Review: Six Moon Designs Skyscape Trekker

Few pieces of gear elicit such passionate debate as ultralight shelters. From bivy bags to tarps to tents, there are more options than ever before to keep you dry and warm in the outdoors. After using a bivy and tarp combo for the past few years, I started to miss the comfort and luxury only a tent can provide.

Six Moon Designs is a small company based in Beaverton, Oregon, where it manufactures its line of tents, tarps, and packs. The Skyscape is actually a family of tents that share a design but are constructed with different materials. The $235 Trekker is the mid-range model made from silnylon, a standby in tent construction for decades.

A hybrid double/single-wall design, it has a single panel along the top and meshes sides beneath the canopy. Constructed as all one piece it shaves weight by not having a separate rain fly. The seams do not come sealed but you can ask Six Moon Designs to do it for you for an extra $30 if you’re expecting a lot of moisture. Unlike most Day-Glo tents on the market, the dark green exterior makes it perfect for stealth camping too.

The nicest part of the design is that the exterior can be rolled up and secured to create an almost entirely open mesh shelter that lets in the sights and sounds of nature while keeping out the bugs. This model I purchased has only a single door but the updated, current version has dual doors, a feature that makes it much less of a hassle to remember exactly which way you need to orient your pitch.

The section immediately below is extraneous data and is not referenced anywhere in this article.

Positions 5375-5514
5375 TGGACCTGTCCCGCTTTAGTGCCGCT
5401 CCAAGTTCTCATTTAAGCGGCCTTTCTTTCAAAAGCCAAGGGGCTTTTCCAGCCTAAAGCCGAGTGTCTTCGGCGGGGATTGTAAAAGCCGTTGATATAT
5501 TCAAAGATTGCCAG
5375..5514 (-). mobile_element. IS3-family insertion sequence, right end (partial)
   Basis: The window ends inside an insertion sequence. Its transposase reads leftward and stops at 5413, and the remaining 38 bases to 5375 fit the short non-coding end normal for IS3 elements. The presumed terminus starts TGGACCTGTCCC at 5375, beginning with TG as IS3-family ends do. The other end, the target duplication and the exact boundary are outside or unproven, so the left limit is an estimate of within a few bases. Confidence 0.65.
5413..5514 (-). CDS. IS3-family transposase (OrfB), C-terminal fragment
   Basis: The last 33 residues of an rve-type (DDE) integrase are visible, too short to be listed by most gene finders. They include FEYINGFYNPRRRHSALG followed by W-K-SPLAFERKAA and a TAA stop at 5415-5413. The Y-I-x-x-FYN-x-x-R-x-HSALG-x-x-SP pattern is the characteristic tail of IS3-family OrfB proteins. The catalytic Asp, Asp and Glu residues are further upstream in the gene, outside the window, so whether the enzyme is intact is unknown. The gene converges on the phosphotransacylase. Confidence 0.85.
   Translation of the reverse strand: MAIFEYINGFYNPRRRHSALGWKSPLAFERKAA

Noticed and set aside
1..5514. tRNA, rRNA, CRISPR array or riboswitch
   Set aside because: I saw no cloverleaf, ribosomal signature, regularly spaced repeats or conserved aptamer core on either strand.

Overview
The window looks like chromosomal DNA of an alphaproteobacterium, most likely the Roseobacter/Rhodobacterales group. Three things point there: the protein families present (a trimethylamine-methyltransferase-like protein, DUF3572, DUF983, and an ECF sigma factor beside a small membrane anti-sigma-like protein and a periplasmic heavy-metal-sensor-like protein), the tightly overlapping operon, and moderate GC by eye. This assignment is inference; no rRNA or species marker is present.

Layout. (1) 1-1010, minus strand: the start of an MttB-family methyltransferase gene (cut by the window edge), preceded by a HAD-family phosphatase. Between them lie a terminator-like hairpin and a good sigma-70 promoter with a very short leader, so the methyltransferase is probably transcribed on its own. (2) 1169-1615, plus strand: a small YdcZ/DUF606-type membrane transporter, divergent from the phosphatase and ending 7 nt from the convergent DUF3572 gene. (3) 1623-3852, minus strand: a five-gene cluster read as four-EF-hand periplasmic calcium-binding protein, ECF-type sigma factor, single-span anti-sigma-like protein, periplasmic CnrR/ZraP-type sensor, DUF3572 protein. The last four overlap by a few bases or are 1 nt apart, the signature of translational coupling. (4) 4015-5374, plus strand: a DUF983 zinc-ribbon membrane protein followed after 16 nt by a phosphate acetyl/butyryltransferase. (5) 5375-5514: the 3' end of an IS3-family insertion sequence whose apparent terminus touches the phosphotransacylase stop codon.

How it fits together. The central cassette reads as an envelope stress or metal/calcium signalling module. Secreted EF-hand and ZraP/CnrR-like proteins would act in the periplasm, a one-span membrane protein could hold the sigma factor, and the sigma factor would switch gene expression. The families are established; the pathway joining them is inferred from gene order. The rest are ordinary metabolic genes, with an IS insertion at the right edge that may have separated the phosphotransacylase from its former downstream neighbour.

The pitch takes a bit of practice, too. The Skyscape design is not freestanding, so you won’t be able to pitch it indoors or on any hard surfaces unless you secure it with sandbags instead of tent stakes, which are not included. Also not included are tent poles, as it is designed to be supported by a pair of trekking poles. Six Moon Designs does offer a pair of aluminum poles for an extra $14 each or carbon fiber poles for $30 each.

Despite being only a solo tent the Skyscape is more than enough room for my 6 feet and 2 inches, plus a thick pad and sleeping bag. The 23 square feet of space in an elongated petagram leaves enough room for a duffel bag parked alongside me and more gear stashed above my head. My feet come awful close to touching the footwell but there are additional guy points on the exterior you can use to create some extra room. The best part is the 45-inch height, which is plenty enough to sit up inside, something many solo tents can’t offer.

There is enough space under the fly on each side to stash a pair of shoes or a small bag and keep them out of the rain, though on my older model with a single door it’s impossible to access the opposite vestibule from inside. The fly also doesn’t overhang the door, so if it’s raining hard you have to keep it shut.

Weighing in at 733 grams for the body and stuff sack plus 172 grams for the poles, the Skyscape Trekker is lighter than many tarps and bivy combos and offers far more comfort in the outdoors. It packs down to the size of a football and easily fits inside a Salsa Anything Cage bag (approximately 4 liters), though the poles need to be carried elsewhere.

With a price tag that’s very competitive with other high-quality tents, it seems like a steal.

Price: $235. $265 with poles
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